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Fox News poll: Slim majority continues to oppose ObamaCare

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Aug. 14, 2014: President Obama pauses as he speaks about the situations in Iraq and in Ferguson, Mo. in Edgartown, Mass., during his family vacation on the island of Martha's Vineyard. (AP)

Opposition to the 2010 health care law has been above 50 percent for over a year. And that continues to be true, as the latest Fox News national poll finds voters oppose the law by a 52-41 percent margin. 

Support for Obamacare has been as high as 43 percent (May 2014) and gone as low as 36 percent (January 2014).

CLICK HERE TO READ THE POLL RESULTS

The number opposing the law has ranged from 49 percent (June 2012) to a record-high 59 percent (January 2014). 

As in the past, the new poll shows that most Democrats favor Obamacare (74 percent), while most Republicans (84 percent) and independents (61 percent) are against it.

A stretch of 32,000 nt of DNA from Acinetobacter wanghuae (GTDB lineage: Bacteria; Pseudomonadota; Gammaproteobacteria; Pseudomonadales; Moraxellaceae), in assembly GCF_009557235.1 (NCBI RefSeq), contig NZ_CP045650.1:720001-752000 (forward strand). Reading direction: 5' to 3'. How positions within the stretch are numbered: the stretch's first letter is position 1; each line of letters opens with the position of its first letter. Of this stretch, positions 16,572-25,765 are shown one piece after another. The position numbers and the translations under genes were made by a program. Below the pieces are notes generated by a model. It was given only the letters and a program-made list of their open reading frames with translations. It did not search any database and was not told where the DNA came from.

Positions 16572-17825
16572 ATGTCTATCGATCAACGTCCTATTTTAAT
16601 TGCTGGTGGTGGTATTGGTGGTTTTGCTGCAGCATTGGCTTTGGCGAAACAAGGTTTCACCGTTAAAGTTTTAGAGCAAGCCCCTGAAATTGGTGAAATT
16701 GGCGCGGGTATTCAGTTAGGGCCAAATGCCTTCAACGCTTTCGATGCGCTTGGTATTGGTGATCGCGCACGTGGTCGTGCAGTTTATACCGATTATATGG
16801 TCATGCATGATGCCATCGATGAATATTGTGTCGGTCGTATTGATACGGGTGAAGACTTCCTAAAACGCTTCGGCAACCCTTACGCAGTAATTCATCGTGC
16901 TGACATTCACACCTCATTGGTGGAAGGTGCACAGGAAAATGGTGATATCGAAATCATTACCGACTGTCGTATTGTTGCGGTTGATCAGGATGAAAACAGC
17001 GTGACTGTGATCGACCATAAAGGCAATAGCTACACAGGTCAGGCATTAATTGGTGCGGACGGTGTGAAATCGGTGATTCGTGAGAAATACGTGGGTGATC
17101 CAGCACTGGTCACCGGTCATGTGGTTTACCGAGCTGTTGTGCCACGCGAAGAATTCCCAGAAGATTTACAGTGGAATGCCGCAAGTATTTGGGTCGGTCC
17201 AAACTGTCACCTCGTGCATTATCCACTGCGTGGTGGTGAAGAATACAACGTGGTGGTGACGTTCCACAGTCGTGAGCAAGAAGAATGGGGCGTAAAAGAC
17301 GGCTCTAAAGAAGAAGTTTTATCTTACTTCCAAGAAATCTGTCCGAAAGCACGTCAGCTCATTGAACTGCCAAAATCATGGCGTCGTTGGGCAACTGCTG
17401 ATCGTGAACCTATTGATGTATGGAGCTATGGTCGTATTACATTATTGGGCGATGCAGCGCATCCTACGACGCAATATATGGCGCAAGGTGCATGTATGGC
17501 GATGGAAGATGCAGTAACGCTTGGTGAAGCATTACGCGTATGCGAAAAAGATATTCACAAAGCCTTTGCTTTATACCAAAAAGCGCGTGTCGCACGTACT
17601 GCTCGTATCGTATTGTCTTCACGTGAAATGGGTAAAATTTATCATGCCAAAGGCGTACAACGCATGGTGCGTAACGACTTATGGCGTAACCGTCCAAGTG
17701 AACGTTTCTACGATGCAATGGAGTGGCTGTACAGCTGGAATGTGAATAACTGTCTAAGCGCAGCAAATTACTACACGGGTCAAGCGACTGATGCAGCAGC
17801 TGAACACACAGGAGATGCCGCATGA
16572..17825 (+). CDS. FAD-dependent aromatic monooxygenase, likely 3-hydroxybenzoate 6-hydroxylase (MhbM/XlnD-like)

Voters in every age group are more likely to oppose the law than favor it, with one exception: those ages 65 and over. And that group only favors it by two percentage points. 

President Obama receives higher job approval ratings on health care than on almost any other issue: 42 percent of voters approve, while 53 percent disapprove. That’s up from a record-low 36 percent approval in March. His highest approval on health care came two years ago, when 48 percent approved and 47 percent disapproved (September 2012).

And where is Obama doing best now? It’s the economy, although even here his ratings are under water: 43 percent approve vs. 51 percent disapprove.

Approval of Obama’s performance is below 40 percent on all other issues tested in the poll, and goes as low as 30 percent approval on the Israeli-Palestinian conflict.

The Fox News poll is based on landline and cell phone interviews with 1,001 randomly chosen registered voters nationwide and was conducted under the joint direction of Anderson Robbins Research (D) and Shaw & Company Research (R) from August 10-12, 2014. The full poll has a margin of sampling error of plus or minus three percentage points.